This 14-year-old has developed a robotic tool prototype that aids in kinetic movements of fingers, hands, arms
The numbers speak for themselves. We definitely need more women in STEM fields. According to the United Nations, women constitute merely 14 percent of the total 280,000 scientists, engineers, and technologists in research development institutions in India.
Globally, the scene is no different. A US study suggests that girls begin to lose self-confidence in middle school because they believe boys possess more intelligence in technological fields.
It’s 2020 and still, there is an under-representation of women in STEM. It’s therefore, heartening to hear of young people in India trying to make a mark in this field.
One such youngster who is taking her love for robotics and hoping to turn it into a profitable business enterprise is Lavanya Iyer, a 14-year-old student of Dhirubhai Ambani International School, Mumbai.
Love for robotics
As a robotics enthusiast, Lavanya regularly participates in global competitions on robotics and also mentors young students in the field.
The idea of a business, however, came from one of her sessions at the Young Entrepreneurs Academy (YEA!)
“I have always been fascinated by science and technology, especially robotics, and I am determined to change the statistics and imbalance in this space,” she says.
The young entrepreneur clearly remembers her second session at YEA!, where they discussed at length about the problems around them and brainstormed on how to find solutions.
“That’s when I thought about my aunt, who had to undergo a surgery when she was young, and had to take the long road to recovery through physiotherapy. It was a painful memory and made me realise that there must be a large segment of patients who face similar issues. It was then that I thought of a way to make this process easier for both patients and physiotherapists, and the idea of Kynaid was born.”
For patients and physiotherapists
Kynaid, as the name suggests, is a robotic tool that aids in the kinetic movement of fingers, hand, and arm. It assists in the speedy recovery of patients and provides efficient physiotherapy management.
Lavanya emphasises that the product, which evolved with inputs from doctors, physiotherapists, and patients, is simple, easy to use, and inexpensive.
She says, the prototype is ready, and she is in the process of filing for a patent.
Initially, Lavanya plans to introduce Kynaid to physiotherapists to garner their support and then reach out to consumers, as it will help them in their job and help patients to do the exercises at home.
She plans a business model comprising customer segments - patients and physiotherapists.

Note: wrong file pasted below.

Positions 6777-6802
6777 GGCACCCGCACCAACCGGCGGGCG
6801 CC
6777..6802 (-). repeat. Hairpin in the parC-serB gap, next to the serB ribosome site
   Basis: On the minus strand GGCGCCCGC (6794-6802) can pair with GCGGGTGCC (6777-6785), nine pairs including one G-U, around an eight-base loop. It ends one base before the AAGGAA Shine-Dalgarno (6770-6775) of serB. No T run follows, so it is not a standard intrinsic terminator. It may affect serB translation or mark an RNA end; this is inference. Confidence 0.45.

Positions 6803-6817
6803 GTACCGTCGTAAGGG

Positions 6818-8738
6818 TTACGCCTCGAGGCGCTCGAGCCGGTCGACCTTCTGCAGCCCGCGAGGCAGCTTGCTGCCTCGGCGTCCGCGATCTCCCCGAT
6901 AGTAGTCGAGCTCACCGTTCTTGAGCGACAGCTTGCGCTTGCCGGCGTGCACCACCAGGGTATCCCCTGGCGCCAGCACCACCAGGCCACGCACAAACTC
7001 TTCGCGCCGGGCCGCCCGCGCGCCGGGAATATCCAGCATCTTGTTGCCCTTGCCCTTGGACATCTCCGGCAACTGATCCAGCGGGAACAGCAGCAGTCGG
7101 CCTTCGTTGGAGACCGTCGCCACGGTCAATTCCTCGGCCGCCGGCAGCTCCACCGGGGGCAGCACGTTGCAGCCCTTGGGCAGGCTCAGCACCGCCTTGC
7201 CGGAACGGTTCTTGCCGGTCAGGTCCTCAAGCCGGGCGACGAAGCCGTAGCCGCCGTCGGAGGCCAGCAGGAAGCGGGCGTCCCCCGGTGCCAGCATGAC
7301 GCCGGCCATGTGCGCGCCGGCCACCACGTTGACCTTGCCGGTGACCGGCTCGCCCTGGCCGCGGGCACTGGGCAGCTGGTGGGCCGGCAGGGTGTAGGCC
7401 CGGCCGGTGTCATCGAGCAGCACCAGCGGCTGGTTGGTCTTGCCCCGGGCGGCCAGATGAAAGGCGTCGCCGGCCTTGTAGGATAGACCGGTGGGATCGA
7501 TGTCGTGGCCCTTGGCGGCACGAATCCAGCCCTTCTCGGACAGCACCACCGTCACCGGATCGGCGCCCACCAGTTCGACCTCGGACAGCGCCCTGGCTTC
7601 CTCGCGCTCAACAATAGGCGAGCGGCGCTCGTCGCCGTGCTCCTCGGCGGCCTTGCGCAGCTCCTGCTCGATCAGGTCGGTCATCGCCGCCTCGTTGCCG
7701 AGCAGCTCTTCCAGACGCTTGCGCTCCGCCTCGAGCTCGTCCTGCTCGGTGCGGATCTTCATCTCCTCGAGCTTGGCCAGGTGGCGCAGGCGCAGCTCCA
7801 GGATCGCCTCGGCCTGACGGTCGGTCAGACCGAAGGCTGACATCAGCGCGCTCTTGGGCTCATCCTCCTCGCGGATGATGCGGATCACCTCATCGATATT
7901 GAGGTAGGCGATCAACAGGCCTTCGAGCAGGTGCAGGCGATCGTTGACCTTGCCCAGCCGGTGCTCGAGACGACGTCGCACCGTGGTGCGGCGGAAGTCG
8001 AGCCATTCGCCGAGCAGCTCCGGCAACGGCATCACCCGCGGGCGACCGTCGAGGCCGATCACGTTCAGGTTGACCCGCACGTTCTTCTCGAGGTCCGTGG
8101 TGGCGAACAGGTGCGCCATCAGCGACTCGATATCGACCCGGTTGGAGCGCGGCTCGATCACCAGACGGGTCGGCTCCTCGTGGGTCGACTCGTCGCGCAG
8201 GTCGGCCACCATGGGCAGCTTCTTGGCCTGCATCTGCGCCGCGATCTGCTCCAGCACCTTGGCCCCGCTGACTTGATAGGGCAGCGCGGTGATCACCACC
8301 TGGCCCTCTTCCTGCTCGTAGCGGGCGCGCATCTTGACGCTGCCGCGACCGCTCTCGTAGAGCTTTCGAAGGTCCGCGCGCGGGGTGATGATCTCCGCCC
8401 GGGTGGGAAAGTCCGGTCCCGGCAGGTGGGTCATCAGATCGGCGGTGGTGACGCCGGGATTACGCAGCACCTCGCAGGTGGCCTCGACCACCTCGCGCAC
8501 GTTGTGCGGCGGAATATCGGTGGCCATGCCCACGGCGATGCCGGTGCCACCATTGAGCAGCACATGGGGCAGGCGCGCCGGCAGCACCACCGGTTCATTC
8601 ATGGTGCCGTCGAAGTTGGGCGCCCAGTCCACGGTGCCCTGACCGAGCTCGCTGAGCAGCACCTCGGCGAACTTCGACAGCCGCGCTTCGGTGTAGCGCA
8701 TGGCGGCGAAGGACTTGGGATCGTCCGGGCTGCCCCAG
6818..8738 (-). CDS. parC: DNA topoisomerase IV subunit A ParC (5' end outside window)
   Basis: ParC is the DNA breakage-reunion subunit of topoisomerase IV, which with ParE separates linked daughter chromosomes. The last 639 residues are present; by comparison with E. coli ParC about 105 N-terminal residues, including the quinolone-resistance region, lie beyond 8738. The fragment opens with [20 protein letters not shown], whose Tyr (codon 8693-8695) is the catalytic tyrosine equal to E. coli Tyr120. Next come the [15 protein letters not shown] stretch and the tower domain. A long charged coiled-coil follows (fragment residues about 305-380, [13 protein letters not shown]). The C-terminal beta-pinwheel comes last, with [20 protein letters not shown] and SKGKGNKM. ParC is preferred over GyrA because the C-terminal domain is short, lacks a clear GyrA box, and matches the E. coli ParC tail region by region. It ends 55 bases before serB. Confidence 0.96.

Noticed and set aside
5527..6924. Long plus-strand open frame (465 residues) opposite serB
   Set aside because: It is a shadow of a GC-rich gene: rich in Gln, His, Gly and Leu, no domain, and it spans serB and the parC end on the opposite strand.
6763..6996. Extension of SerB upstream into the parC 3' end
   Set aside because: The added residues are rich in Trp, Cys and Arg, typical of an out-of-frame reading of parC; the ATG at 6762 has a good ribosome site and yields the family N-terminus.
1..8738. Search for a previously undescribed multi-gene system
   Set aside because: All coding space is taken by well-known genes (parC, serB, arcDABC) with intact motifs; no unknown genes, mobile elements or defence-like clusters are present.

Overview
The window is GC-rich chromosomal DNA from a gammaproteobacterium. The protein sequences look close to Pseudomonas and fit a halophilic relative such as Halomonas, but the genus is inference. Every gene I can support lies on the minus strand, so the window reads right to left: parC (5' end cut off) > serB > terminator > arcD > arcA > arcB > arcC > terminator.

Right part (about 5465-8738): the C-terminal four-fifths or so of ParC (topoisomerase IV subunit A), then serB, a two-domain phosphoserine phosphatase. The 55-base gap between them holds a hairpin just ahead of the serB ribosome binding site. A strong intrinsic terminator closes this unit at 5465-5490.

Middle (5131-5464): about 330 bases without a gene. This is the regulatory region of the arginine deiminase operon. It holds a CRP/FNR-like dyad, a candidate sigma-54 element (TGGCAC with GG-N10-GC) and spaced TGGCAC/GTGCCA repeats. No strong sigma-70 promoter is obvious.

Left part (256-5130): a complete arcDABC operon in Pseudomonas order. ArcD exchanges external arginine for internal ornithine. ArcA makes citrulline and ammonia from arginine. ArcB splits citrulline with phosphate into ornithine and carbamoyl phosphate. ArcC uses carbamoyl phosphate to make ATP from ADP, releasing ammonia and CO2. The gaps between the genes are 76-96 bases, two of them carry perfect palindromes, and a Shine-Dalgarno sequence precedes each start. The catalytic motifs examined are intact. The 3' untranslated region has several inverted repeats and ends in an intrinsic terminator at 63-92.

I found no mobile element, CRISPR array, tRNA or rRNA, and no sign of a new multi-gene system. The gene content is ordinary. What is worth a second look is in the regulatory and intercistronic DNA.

“Kynaid is primarily positioned to be used for rehabilitation after surgery. I believe Kynaid has a huge potential in geriatrics, with exercise programmes to perform skilled finger movements that can improve age-related regression of hand function in the elderly,” Lavanya says.
Kynaid will offer a basic and fully functional model, and also a range of models with additional features. While the basic model could be priced at around Rs 10,000 to make it affordable, the ones with additional features could go up to Rs 25,000.
Lavanya attributes moving forward with her idea to her mentorship and training sessions at YEA!
“YEA has helped me get in touch with various industry leaders who have helped me with improving upon various aspects of my business. I won the second prize at the investor panel and got the opportunity to attend the YEA! Global competition in the US. I also attended two YEA! trade shows and through all these avenues, I received brilliant feedback on my product and guidance on ways to improve it and make it more patient-friendly. All this exposure through YEA! really boosted my self-confidence and the feedback helped me tweak my business plan,” she says.
Lavanya also got the opportunity to pitch at a healthtech conference organised by IIM-Ahmedabad, where the judges were so impressed by her product that they announced an impromptu seed funding for her venture.
She is also looking to raise seed funding from private investors to scale up the business to its real potential.
“I am hoping to extend Kynaid into other physiotherapy practices such as acupressure. This is just the beginning. I do hope I can continue using my creative skills in designing technological innovations in the field of healthcare. Nothing will give me more happy than to break stereotypes for women in STEM by making an impact in this space through my healthtech innovations,” says Lavanya.